For the sequel, Marvel gave Gunn the space to focus on those dynamics essentially free and clear of larger MCU world-building and it pays off in some pretty stellar character beats across the board. Most notably in the filled out tale of fatherhood between Peter and Yondu and the dance of deadly, damaged sisterhood played out between Nebula and Gamora. The film is a bit meandering, but I like that about it. Somehow, Gunn got to take a big-budget philosophical trip through the galaxy to investigate daddy issues. It’s weird and honest, and it stars Kurt Russell, for goodness sake.The only reason it’s not higher on this list is because 2017 was such a ridiculous wealth of riches.
4) Tie: Thor: Ragnarok and Spider-Man: Homecoming
I love both of these movies dearly and when it comes to rewatch value, I guarantee that these will be the two superhero movies from 2017 that I revisit the most often. They’re both light and breezy, super fun, and together, they make a perfect example of how the superhero genre can shapeshift according to the vision of the filmmaker.
On the one hand, you have Spider-Man: Homecoming; a classical Spider-Man story if there ever was one, updated to the times, but firmly rooted in the iconography and comic book origins of the beloved character. By contrast; Taika Waiti approaches Thor: Ragnarok as an iconoclast, entirely disinterested in things like canon and world-building, killing off familiar faces without a second glance in order to pave the way for the zaniest trip through the galaxy he can muster. Both films are joyful to boot, and they exemplify Marvel Studios’ keen eye for impeccable casting and locking down the right filmmakers to translate their stories to the screen.
2) Wonder Woman
Of all the great superhero movies in 2017, none of them conjured awe and inspiration like Wonder Woman did. Admittedly, the film struggles with third-act contrivances and the requisite hideous CGI finale, but with her first film in nearly 15 years, Patty Jenkins’ delivered a spectacular superhero rooted in optimism, love and all the good stuff that’s made Wonder Woman an iconic hero for 75 years. Huge credit goes to Gal Gadot, who embodies the wholesome goodness of Diana Prince with remarkable charisma, but the real magic is in Jenkins’ filmmaking and the way she packs emotion into every critical moment. Few scenes this year have transported you so directly to another’s shoes so viscerally and whole-heartedly as the No Man’s Land sequence, which leaps off the screen with such empathy and determination it really does fill you with wonder. It’s easily the superhero moment of the year.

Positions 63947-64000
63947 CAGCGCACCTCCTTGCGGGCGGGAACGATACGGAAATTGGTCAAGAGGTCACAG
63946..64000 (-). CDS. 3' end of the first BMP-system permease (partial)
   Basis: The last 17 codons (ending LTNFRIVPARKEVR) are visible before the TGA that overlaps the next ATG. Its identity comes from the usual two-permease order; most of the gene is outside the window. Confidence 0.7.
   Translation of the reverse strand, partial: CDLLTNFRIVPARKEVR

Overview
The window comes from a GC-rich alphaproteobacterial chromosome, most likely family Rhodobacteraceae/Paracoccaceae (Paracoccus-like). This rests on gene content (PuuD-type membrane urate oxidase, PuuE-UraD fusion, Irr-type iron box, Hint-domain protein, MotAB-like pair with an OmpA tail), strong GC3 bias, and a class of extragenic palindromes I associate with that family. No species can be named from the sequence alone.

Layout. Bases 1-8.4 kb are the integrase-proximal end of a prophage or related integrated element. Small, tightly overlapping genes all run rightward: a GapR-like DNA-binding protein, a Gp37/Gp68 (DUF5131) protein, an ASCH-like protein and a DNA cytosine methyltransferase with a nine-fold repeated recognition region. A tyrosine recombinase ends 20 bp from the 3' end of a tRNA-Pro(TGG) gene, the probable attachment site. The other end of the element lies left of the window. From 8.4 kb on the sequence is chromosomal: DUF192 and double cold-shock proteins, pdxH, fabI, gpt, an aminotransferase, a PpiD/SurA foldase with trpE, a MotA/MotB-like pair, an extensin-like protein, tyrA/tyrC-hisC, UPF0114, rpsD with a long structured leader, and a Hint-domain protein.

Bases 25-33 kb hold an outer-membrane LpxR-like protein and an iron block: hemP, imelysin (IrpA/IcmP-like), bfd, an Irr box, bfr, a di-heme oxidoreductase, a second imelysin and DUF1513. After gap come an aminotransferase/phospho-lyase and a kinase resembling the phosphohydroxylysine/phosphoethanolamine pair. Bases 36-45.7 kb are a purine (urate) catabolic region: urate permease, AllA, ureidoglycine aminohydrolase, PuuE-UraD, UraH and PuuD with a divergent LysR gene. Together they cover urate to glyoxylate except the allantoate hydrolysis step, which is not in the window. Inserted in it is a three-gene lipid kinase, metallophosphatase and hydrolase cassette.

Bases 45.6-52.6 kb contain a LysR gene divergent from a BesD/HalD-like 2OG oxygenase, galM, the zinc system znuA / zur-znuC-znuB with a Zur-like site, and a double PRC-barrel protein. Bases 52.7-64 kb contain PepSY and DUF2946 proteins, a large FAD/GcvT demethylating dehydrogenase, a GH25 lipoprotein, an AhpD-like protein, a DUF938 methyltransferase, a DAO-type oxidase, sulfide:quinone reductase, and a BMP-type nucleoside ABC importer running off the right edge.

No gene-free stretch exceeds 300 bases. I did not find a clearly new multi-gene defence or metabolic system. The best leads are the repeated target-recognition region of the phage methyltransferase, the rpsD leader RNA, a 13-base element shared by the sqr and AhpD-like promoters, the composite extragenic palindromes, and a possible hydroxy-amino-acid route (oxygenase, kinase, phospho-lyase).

Wonder Woman has kick-ass action, especially the glorious sequences set on Themyscira (I’m still not over Antiope. I’ll never be over Antiope.), it has charming romance, and endearing side characters, and just about every other element you could want from a great superhero movie, save a good villain. What’s more, Wonder Woman is a historic moment in the history of superhero cinema. It proves that people are hungry for female-led superhero movies, it proves that female-directed tentpoles can shatter box office records, and it proves that people still believe in old-fashioned heroes. Which is nice timing, because we need them now more than ever.
What a stunning accomplishment Logan is. After playing Wolverine for two decades, more often than not in subpar films, Hugh Jackman finally got the solo feature he deserved just in time to hang up the claws. Logan proves that Deadpool’s success wasn’t a one-off and the R-rated superhero movie is a viable format, but the lesson I hope the studio’s really take from it is that it proves that audiences are hungry for timely, intelligent stories of heroism that challenge the mind and the spirit.
Logan takes the themes of oppressive, hateful violence and bigotry that have always underscored the X-Men films and finally goes deep with them, digging for the roots. At the same time, the film provides an essential arc for our heroes, both Logan and Professor X (Patrick Stewart in a franchise-best performance), long past their glory days when one grand last stand could truly cost them everything. But they’ve got to get the guns out of the valley, and director James Mangold puts the characters up against the consequences that come with a life of violence — even one waged on the side of good — in a farewell that ties up family, duty, and the decisions that make life worth living even when your light is fading. Touching as it thrilling, tender as it is brutal, Logan is hands down one of the best superhero movies ever made.